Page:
"If their kids fall sick, the impoverished families do not visit even a government hospital. They fear that if they skip work for the hospital visit, they would lose the day’s wages and the entire family has to go hungry."
Like many other cities of India, Kolkata houses an overlooked floating population – that of the daily wage earners, migrant labourers and the homeless, residing on the city’s footpaths. Putting up makeshift homes of tattered tarpaulin and ragged bedsheets at a moment’s notice, this population hardly puts down roots anywhere owing to the demands of their odd jobs in different locations. More often than not, the police relocate these families to prevent unlawful encroachment of footpaths.
Store your food in this traditional Kambha Karma, made by artisans of Channapatna
“Their lives are too harsh, especially for the children. The people barely manage a proper meal or two for the day, let alone sending their kids to school. Most of the kids are engaged in some menial work or the other, to bring in some extra money,” reveals Chandra Sekhar Kundu.
Hailed as the ‘Foodman’ of the city, this 41-year-old professor at an engineering college has been distributing surplus food from restaurants, canteens and barracks, among the homeless, since the past three years.
His latest initiative – Footpath Dispensary – treats sick children from impoverished families who cannot afford hospital treatments. Since its inception three months ago, the Dispensary has treated over 150 children till date.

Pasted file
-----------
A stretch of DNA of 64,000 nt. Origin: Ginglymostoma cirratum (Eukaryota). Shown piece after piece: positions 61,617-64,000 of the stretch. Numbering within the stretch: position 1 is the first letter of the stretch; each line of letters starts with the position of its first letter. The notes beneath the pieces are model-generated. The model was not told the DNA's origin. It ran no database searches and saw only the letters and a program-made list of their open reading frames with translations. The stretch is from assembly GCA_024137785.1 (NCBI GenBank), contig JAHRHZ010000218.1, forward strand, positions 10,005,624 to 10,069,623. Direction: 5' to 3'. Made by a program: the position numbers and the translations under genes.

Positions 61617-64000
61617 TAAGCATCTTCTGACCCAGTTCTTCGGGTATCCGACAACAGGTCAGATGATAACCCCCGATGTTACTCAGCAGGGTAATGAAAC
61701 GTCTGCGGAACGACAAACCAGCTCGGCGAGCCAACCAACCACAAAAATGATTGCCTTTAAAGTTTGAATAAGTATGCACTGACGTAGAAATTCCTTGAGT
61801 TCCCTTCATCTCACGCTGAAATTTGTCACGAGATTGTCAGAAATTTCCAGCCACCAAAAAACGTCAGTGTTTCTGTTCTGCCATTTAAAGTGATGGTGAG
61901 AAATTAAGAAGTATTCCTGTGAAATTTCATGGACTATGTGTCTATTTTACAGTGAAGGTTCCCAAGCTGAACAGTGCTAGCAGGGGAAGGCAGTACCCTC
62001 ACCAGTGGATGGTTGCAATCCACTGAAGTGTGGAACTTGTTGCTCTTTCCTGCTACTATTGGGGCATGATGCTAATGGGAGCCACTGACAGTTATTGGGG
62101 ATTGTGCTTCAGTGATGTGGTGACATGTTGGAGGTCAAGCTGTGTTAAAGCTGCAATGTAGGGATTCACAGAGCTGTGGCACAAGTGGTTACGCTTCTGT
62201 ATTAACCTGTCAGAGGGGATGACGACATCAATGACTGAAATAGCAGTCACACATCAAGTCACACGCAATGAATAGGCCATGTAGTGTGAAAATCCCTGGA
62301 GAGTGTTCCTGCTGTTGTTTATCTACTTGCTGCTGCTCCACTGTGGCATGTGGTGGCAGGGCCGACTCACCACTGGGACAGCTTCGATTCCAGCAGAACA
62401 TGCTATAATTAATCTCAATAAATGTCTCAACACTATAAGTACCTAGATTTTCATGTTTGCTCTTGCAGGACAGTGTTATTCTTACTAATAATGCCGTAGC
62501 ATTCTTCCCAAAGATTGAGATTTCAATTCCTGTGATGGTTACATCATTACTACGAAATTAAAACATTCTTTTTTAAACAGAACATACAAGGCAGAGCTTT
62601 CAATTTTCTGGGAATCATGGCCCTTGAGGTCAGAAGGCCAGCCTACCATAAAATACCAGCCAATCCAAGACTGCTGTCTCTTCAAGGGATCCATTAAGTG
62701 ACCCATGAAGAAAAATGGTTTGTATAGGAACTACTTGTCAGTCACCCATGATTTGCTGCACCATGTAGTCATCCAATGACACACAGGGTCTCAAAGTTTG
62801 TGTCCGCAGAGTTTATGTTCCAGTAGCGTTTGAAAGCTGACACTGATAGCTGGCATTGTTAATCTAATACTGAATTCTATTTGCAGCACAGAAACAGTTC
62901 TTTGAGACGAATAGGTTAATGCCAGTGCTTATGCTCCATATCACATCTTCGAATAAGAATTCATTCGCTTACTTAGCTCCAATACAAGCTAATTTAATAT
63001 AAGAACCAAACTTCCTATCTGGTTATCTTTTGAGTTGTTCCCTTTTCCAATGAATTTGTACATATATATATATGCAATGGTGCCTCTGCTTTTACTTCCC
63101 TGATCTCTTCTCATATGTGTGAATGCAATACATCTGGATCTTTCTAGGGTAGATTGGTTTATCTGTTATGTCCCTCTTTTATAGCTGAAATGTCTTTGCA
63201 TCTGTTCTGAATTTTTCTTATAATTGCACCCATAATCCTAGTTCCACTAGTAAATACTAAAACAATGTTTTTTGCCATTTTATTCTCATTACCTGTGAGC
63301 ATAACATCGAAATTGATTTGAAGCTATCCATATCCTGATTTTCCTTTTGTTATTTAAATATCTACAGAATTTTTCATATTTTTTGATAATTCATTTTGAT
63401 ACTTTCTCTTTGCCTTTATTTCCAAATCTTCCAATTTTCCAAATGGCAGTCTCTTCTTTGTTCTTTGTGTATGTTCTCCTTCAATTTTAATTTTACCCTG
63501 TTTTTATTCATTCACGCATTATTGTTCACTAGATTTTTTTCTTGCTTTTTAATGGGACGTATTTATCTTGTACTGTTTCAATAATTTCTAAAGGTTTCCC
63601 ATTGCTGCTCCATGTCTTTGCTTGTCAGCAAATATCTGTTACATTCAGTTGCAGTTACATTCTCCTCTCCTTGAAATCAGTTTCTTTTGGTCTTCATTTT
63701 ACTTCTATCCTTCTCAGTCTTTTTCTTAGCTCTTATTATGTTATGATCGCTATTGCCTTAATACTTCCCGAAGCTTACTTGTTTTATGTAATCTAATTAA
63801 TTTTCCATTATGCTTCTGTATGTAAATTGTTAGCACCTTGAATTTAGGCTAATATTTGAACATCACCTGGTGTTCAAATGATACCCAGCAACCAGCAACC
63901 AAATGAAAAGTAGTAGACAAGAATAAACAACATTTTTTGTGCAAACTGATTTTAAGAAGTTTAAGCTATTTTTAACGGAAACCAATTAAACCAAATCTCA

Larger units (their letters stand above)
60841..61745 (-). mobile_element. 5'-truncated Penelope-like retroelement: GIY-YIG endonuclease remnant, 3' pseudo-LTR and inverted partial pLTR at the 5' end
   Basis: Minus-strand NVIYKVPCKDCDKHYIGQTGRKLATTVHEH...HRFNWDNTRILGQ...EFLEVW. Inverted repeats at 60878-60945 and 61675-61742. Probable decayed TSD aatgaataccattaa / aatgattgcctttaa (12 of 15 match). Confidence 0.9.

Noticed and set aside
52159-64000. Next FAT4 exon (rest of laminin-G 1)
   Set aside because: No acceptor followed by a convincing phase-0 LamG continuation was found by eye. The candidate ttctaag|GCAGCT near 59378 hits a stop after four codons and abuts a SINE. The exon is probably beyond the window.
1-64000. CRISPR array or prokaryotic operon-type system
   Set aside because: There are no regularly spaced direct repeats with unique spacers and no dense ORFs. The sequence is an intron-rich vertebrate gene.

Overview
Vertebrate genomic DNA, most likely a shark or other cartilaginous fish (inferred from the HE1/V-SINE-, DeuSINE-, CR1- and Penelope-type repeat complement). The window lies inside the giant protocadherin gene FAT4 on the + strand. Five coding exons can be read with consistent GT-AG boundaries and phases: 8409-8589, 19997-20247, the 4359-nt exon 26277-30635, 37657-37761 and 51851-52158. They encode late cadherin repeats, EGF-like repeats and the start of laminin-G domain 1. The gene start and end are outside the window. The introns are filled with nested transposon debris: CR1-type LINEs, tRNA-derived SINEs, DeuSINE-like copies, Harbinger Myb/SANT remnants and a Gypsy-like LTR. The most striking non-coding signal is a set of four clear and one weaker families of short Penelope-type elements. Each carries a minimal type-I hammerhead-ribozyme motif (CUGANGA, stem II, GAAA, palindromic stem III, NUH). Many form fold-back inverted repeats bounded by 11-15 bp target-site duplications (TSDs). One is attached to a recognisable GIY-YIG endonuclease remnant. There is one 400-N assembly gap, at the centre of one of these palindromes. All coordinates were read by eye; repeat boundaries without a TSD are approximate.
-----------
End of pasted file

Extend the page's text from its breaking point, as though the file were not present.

Chandra Sekhar has started a makeshift clinic on the footpath of Kolkata’s Southern Avenue in association with the board of doctors from the Indian Academy of Paediatrics.
Forty-two doctors run the clinic on rotational shift. Some of the doctors involved in the project are Kolkata’s noted child specialists like Dr Atanu Bhadra, Dr Arnab Halder, Dr Rajat Suhra Sen, Dr Nani Gopal Chakraborty, Dr Avijit Rakhit, Dr Mrityunjay Neogi and Dr Indrani Mitra.
“The families staying on the footpath are mostly daily-wage earners. If their kids fall sick, they do not visit even a government hospital. They fear that if they skip work for the hospital visit, they will lose the day’s wages, and the entire family will go hungry. These parents only rush to a hospital when their kids’ ailments aggravate extremely,” shares Chandra Sekhar.
The philanthropist contacted the doctors’ forum when he noticed their plight while carrying out his food distribution efforts.
Aside from diagnosis and treatment, the dispensary also gives free medicine to the patients. In critical cases, the doctors immediately send the child to nearby hospitals and the forum funds their treatment entirely. As of now, the clinic is operational only in Southern Avenue but will start in three other locations of the city – Shobhabazar, Gariahat and Joka – within the next few weeks. At present, the clinic is organised once every month.
Chandra Sekhar envisions to expand the Footpath Dispensary into a nationwide movement to treat homeless children all over India.
The first milestone towards his dream is all set to be operational soon as Dr Gagan Malhotra from Delhi is launching a similar Footpath Dispensary in Tilak Nagar on the first week of December.
“I want the idea of Footpath Dispensary to be replicated throughout India. If anyone reads about this initiative and gets interested in setting up a Footpath Dispensary, we will be more than happy to help them,” Chandra Sekhar assures, who can be reached at his email firstname.lastname@example.org.
Also Read: The Son They Never Had: Kolkata Man Feeds 300 Abandoned Elders Every Day!
(Edited by Saiqua Sultan)